West Coast Main Line casualty of Ciara

The British Isles have been buffeted by one of the fiercest storms in a decade, and the busiest long distance route in the country has been knocked out of action.

The West Coast Main Line (WCML), which lInks London with Birmingham, Manchster, Liverpool and the central belt of Scotland to Glasgow and Edinburgh, has been put out of action by Storm Ciara. Many other lines were hard hit too, with widespread disruption and engineers braving grim conditions up and down the network.

Scotland out of the picture

The line has been hit by very high winds over Sunday, followed by torrential rainfall, which has caused the danger of substantial objects being blown on to the line, and the potential for damage to overhead wires. What knocked out the line however was a severe flooding incident at Caldew near Carlisle, on the border between England and Scotland, preventing journeys continuing to Glasgow and Edinburgh.

Storm damage is not restricted to flooding. Image Network Rail

Carlisle is a market town of around 100,000 inhabitants and lies at the confluence of four rivers and four railway lines. The citizens are as familiar with the problems of flooding as they are with the sound of passing trains.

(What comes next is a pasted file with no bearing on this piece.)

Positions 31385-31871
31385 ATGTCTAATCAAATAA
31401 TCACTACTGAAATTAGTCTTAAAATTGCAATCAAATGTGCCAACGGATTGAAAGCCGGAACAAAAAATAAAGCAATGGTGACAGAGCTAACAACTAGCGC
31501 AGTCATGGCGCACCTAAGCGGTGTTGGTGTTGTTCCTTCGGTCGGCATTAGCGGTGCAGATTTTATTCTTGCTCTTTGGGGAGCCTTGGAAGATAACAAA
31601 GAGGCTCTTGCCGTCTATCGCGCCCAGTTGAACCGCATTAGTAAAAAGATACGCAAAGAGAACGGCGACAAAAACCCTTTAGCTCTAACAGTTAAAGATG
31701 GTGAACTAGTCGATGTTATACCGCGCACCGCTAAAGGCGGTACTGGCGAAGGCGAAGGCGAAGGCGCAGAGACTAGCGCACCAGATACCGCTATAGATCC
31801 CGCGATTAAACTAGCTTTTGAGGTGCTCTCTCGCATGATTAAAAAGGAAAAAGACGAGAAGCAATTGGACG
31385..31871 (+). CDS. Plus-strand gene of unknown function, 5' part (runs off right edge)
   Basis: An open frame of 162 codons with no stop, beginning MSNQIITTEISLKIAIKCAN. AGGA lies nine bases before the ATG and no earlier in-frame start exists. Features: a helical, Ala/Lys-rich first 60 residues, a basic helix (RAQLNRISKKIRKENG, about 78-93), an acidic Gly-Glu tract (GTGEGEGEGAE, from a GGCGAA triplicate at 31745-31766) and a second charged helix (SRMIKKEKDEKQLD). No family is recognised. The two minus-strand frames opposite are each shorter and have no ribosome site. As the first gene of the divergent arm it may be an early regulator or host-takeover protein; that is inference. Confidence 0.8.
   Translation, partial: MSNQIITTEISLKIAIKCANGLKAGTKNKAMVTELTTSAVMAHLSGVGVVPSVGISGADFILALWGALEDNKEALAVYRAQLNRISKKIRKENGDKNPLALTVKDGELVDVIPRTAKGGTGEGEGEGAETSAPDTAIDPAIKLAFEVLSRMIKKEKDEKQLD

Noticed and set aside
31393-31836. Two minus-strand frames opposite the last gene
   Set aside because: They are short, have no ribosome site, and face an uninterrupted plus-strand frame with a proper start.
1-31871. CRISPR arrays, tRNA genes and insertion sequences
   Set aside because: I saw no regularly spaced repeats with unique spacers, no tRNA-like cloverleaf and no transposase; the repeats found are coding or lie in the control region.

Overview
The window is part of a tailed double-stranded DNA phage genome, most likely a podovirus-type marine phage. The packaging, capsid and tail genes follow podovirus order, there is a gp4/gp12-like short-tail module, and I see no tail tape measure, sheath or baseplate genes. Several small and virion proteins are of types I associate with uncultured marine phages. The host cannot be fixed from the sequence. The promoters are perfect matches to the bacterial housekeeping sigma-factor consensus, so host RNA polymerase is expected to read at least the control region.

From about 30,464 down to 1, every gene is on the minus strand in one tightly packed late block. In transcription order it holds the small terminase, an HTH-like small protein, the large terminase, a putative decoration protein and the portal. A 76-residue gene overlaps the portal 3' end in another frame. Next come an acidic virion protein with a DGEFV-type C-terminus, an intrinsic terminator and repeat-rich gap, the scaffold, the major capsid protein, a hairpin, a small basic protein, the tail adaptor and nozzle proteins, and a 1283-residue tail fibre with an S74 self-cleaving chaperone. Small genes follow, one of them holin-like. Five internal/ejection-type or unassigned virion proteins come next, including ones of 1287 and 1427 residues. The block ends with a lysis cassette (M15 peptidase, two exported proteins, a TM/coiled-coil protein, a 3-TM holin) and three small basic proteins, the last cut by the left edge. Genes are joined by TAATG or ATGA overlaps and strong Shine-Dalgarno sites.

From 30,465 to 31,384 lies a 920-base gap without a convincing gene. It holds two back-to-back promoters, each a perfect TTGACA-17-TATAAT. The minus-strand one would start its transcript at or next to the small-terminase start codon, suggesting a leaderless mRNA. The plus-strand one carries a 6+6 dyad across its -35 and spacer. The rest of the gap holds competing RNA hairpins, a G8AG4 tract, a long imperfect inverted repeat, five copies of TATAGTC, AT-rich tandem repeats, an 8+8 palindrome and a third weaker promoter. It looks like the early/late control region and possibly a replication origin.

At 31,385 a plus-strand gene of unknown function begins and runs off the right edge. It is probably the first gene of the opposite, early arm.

The West Coast Main Line passes north-south through the centre of the city. While the extensive freight yards lie to the north, the major junctions are all to the south and sometimes suffer the same fate as the outlying community of Caldew has this weekend.

Other flood points

There are less intense flooding everts at other parts of the line, principally north of Preston, midway between Liverpool and Manchester. Preston is currently the northern limit of services for passengers and freight. As of Monday afternoon, no services were running through the Lake District. Southbound trains were being held at Carlisle.

Flooding can also cause serious damage to the track formation – image Network Rail

The diversionary freight route, between Carlisle and Settle is less likely to flood, but covers even more rugged terrain. However, it is preferred by many freight operators, due to the lack of paths on the WCML. Both bulk and intermodal loads use this route frequently.

With the extreme wind and rain storm giving way to more seasonal squally and wintery showers, both Network Rail and passenger operators are hopeful of resuming services late on Monday or on Tuesday, with the likelihood of speed restrictions and some cancellations possible due to stock displacement.

Author: Simon Walton

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